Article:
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Look into the block future

Read time 5min 40sec
Picture supplied by Shamba Records
Picture supplied by Shamba Records

Blockchain is often thought of as just the rails for cryptocurrencies, like Bitcoin, which grab most of the media attention.

Indeed, the first wave of blockchain-focused companies in Africa followed this trend, with companies like Kenya’s BitPesa – now AZA – using Bitcoin as a means of sending and receiving money more easily. In recent years, platforms like Luno and Coindirect have helped establish South Africa as a leader in the Bitcoin exchange space.

But, increasingly, companies are using blockchain in other areas, as entrepreneurs catch on to the benefits of distributed ledger technology in promoting transparency and trust on a continent where both are often in short supply.

Building trust

Jehiel Oliver is CEO of Nigerian startup Hello Tractor, which helps farmers access necessary equipment via a blockchain use case that incorporates microfinancing and smart contracts. He says there are various developments on the African continent that indicate a huge interest for blockchain outside of cryptocurrencies.

“We failed in the past three industrial revolutions, and if we fail to take advantage of the Fourth Industrial Revolution, which will be characterised by, among other technologies, blockchain, we can kiss our role on the global stage goodbye,” Dr Bitange Ndemo

“In various African countries, local tech startups are using blockchain technology to solve many of the economic and political problems that plague the continent today,” he says.

“Its decentralised nature makes it relevant in various use cases. For example, corruption greatly undermines the image of most countries across Africa. Blockchain could play a huge role by fostering the creation of tamper-proof transaction records in both public and private sectors, helping to fight fraud and other forms of corruption.”

Multiple use cases are emerging. Swiss company Agora used blockchain to transparently track results of the March 2018 elections in Sierra Leone, while Ford, IBM, LG Chem and Huayou Cobalt have launched a blockchain project to track cobalt supplies from the Democratic Republic of Congo.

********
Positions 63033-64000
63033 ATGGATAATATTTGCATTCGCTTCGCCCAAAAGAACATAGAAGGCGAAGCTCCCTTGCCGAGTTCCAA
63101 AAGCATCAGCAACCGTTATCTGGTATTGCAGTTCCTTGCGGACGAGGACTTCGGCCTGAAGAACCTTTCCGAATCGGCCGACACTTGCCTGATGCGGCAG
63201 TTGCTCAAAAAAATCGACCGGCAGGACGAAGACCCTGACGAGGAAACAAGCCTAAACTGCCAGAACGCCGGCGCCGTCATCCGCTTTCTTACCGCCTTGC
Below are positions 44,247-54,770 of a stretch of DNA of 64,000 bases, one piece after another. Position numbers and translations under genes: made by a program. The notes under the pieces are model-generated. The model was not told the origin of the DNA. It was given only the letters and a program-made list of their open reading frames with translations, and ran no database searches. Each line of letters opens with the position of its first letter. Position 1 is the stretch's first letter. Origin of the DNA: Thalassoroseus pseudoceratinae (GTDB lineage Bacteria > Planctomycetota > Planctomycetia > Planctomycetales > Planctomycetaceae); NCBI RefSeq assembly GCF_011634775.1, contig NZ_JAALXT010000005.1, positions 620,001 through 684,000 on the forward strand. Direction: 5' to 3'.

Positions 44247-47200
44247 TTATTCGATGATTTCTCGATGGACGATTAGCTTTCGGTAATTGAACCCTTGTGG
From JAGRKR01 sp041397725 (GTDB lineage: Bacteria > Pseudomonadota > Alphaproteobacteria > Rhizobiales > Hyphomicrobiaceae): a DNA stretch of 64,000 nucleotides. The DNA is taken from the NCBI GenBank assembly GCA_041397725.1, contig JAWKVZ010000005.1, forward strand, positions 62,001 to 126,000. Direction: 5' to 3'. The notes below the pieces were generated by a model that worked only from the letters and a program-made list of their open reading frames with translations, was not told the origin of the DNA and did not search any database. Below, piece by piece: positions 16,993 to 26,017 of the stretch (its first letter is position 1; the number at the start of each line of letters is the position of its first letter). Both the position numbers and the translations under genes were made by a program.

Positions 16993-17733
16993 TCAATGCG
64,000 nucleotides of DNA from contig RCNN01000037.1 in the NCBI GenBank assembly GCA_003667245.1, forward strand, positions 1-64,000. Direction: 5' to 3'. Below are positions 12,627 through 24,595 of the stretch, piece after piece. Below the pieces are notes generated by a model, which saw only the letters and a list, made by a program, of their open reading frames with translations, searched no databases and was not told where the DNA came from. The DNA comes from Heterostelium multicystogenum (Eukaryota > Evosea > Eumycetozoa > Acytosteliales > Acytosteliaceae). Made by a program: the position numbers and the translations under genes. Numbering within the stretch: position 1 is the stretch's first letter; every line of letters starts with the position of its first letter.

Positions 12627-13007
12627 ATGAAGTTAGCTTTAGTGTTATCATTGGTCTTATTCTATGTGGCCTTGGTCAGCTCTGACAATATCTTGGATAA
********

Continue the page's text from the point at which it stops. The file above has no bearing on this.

Meanwhile, Barclays Africa completed the first blockchain-based trade finance transaction, and a number of startups are working on smart contracts. Kenya’s RideSafe allows customers to enter into smart contracts with each other, Nigeria’s HouseAfrica is putting property and land registrations on the blockchain, and South Africa’s Registree is storing student data there.

Kenyan agritech company Shamba Records uses blockchain to store sensitive harvest records from farmers, with co-founder George Maina saying its unique benefit is its levels of trust.

“As human beings, we’ve failed to maintain trust and a technology that can help us achieve that is important,” he says.

“We foresee that blockchain can help us, especially here in Africa, create more trusted markets. The transactions will be transparent, there will be tracking of goods in the different value chains and there will be minimal hindrances for trading. This will eventually result in a more economically empowered Africa.”

Potential benefits

This vision of the future has some African governments slowly coming around to its potential benefits. Kenya put together a blockchain taskforce to identify areas of beneficial usage, while the South African Reserve Bank is evaluating the use of a central bank digital currency that potentially could operate on a blockchain.